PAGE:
It was soon determined that the most suitable non-reactive metal for the restoration was an alloy called silicon-bronze — combination of copper, manganese, and silicon that is highly resistant to the corrosion caused by a marine environment.

The ironwork replication was done by Pyrotech Services of Townville, Pennsylvania. The ironworkers used the architectural drawings and photographs to produce wooden patterns and recast each piece exactly as was in iron. After each new piece was cast it took on the slightly greenish color, characteristic of cast bronze. To achieve a finish closer to the black finish of the original iron, each new piece was placed in an acidic bath.

The reassembly of the furnace’s masonry and bronze components began in June 2003 and was completed in fall 2003. Restoration of the slate roof and wood rafter system was completed in March 2004.

The roof system design was developed through building forensics using extant historic fabric, ghost lines, historic photos, and building typology. Photos, drawings, and notes collected during the disassembly guided masons in the placement of the bricks, stones, and bronze into their original positions. New bricks were used to replace those that were fractured by the iron expansion. Damaged stones were carefully repaired using epoxy adhesives and stainless-steel pins.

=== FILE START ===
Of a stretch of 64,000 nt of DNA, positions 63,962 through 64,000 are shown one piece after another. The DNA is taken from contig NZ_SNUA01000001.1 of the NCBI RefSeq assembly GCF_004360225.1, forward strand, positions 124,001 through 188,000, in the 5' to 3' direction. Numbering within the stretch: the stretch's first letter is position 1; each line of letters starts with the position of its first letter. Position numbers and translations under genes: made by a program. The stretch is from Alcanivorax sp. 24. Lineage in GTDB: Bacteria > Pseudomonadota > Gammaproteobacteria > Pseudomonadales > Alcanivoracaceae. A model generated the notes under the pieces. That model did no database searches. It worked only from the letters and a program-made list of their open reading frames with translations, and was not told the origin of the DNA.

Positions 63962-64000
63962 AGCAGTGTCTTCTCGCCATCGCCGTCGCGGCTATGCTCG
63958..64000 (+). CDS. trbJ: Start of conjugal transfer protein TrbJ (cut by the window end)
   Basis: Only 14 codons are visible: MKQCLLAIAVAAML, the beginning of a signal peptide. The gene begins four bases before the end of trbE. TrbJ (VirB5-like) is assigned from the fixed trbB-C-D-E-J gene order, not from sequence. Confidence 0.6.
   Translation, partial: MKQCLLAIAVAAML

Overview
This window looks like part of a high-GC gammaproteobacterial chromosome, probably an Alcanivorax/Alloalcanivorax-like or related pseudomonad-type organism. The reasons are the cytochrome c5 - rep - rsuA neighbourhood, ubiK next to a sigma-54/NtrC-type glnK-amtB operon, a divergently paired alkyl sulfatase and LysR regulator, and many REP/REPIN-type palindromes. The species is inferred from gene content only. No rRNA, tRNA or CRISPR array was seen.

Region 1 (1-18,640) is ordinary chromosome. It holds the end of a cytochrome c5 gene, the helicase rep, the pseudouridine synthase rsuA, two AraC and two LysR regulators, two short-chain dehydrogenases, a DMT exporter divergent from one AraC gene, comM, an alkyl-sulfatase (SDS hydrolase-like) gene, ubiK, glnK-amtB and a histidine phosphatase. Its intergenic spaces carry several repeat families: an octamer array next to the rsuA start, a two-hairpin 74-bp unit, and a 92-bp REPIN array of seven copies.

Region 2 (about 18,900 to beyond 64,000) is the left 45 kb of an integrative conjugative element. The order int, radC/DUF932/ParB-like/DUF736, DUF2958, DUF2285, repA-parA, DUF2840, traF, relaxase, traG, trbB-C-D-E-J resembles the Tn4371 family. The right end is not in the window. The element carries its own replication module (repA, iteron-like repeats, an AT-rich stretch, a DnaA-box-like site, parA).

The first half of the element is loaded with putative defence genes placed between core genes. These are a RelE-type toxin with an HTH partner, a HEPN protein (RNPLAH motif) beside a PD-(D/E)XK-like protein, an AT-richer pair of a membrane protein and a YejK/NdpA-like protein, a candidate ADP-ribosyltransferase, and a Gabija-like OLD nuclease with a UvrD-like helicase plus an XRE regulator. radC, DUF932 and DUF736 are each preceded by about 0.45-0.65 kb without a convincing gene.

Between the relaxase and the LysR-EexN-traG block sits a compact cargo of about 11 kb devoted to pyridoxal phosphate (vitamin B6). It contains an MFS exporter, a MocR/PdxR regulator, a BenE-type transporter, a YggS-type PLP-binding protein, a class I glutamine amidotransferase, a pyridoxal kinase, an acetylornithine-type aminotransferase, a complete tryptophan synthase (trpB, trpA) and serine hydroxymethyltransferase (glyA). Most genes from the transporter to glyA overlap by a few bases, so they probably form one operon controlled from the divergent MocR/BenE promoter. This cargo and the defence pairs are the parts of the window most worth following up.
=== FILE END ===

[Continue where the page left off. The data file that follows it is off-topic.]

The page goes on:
The restored roof system was constructed from Dade County Pine, milled from salvaged historic timber. The pine, specific to southern Florida, has a high resin content and is highly resistant to decay. Remnants of slate found within the coral ballast of the shot furnace were used to match slate in color, dimension, and thickness.